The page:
This is the ninth installment in a new series where we highlight great can’t-miss routes around the world.
In a perfect world, we’d all be able to migrate with the seasons to better riding destinations on a whim, swapping hemispheres as it suited us. As northern earth dwellers slip into hibernation, the summer is just getting fired up down below. So, for those lucky enough to get in some intercontinental travel during the southern summer, or those lucky enough to live in closer proximity to or in New Zealand, here is great ride we created using suggestions from our friends at Remote Moto New Zealand.
This route heads north out of Christchurch on the south island, and heads up the east coast to the northernmost point of the island at Pupong.
Christchurch to Kaikoura: The section of this route near Kaikoura offers great scenery along the coastline, combined with fantastic winding roads that ascend and descend through the foothills of the Kaikoura Ranges. There are two short tunnels as you near Kaikoura. The section of the route near Christchurch is far more tame and offers more open and flat farmland country and straighter sections of road.
Kaikoura to Blenheim: A great section of tarmac with diverse landscapes from the open, dry, and barren farmland of the Marlborough region through the lush green coastline of Kaikoura. This is a very enjoyable section to ride.
Blenheim to Picton: A ride through farming and wine growing country. If you are crossing the Cook Straight from the north island, you will likely be dumped in either Blenheim or Picton and could pick up the route either direction from there. Stop in Tuamarina and check out the site of 1843’s historic Wairau Affray.*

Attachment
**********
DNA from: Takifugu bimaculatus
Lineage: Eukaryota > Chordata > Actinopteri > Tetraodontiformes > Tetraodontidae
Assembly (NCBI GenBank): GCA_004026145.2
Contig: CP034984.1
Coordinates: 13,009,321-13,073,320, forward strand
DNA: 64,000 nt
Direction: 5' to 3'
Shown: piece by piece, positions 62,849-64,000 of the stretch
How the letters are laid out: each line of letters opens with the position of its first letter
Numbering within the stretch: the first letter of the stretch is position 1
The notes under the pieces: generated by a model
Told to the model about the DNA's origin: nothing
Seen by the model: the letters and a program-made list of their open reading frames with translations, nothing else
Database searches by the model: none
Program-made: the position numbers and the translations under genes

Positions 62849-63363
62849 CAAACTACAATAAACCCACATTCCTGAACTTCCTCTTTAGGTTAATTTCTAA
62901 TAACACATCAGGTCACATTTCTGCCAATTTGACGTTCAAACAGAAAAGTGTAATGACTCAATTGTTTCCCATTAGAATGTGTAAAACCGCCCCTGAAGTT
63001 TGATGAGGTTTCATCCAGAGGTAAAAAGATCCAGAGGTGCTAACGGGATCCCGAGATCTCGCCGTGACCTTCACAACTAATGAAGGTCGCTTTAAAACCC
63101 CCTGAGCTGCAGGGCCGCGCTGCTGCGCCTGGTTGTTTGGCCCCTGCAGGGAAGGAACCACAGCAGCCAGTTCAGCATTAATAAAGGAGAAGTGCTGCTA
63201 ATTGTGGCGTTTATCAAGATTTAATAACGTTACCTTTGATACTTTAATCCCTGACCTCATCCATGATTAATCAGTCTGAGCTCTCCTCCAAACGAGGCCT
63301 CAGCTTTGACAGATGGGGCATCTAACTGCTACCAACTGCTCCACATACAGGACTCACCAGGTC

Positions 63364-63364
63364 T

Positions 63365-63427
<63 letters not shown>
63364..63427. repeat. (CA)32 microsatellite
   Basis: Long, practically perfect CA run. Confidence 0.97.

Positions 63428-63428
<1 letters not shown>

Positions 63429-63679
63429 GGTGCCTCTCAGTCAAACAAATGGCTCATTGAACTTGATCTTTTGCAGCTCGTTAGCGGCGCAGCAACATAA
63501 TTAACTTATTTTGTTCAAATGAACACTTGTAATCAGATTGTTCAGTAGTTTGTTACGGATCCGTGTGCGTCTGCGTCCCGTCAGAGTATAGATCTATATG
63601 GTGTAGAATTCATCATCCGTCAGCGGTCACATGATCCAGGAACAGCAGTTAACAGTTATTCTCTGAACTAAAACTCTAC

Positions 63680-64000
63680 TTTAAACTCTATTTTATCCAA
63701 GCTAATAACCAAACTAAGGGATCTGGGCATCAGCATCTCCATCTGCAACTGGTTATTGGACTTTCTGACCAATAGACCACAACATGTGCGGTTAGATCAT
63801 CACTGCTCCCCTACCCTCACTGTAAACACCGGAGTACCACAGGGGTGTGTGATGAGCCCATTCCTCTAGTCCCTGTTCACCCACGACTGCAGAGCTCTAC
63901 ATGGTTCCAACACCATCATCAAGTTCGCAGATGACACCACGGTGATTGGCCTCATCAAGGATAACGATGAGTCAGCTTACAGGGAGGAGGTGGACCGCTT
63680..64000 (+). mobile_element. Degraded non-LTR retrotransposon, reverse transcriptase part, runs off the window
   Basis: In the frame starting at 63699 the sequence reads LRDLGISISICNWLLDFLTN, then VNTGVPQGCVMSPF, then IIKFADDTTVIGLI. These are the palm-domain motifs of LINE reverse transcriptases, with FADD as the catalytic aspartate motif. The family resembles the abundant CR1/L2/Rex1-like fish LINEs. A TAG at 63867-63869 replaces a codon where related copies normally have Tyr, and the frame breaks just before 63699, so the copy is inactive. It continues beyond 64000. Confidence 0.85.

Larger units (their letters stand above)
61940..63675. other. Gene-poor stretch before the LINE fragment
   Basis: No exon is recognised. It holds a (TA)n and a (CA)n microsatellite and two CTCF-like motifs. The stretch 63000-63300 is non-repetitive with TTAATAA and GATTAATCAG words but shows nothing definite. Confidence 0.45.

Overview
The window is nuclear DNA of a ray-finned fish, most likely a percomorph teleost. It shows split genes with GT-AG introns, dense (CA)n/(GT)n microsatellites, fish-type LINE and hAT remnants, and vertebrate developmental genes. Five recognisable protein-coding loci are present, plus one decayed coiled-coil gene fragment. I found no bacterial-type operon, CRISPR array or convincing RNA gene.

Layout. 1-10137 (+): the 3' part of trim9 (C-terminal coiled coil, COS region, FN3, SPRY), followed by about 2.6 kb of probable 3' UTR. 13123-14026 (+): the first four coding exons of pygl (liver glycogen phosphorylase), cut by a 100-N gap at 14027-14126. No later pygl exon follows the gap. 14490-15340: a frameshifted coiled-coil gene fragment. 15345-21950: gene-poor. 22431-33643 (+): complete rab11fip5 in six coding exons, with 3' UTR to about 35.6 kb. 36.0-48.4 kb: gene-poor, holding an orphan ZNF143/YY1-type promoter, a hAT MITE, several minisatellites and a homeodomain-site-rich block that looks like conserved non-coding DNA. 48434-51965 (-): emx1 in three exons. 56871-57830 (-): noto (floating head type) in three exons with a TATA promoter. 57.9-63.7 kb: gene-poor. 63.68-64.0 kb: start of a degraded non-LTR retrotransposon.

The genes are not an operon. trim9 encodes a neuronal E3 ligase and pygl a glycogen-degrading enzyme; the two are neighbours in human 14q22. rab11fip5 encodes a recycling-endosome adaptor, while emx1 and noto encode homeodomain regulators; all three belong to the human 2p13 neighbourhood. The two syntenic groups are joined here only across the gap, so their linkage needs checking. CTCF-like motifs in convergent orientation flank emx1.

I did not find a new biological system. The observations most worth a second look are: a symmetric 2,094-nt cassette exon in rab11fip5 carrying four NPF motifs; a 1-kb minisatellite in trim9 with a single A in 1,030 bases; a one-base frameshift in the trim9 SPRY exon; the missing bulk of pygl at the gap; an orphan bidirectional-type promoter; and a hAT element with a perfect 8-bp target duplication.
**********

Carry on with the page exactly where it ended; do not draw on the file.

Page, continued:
Richmond to Collingwood: This route is often very popular, take caution of other vehicles around the busy tourist times especially in the Summer or on public holidays. You will likely see a lot of other motorcyclists along this route, and look out for motorhomes clogging the roads.
* From Wikipedia: The Wairau Affray (called the Wairau Massacre in many older texts), on 17 June 1843, was the first serious clash of arms between Māori and the British settlers in New Zealand after the signing of the Treaty of Waitangi and the only one to take place on the South Island. The incident was sparked when a magistrate and a representative of the New Zealand Company, who held a possibly fraudulent deed to land in the Wairau Valley in the north of the South Island, led a group of European settlers to attempt to clear Māori off the land and arrest Ngāti Toa chiefs Te Rauparaha and Te Rangihaeata. Fighting broke out and 22 British settlers were killed, several after their surrender. Four Māori were killed, including the wife of Te Rangihaeata and the wife of Te Rauparaha.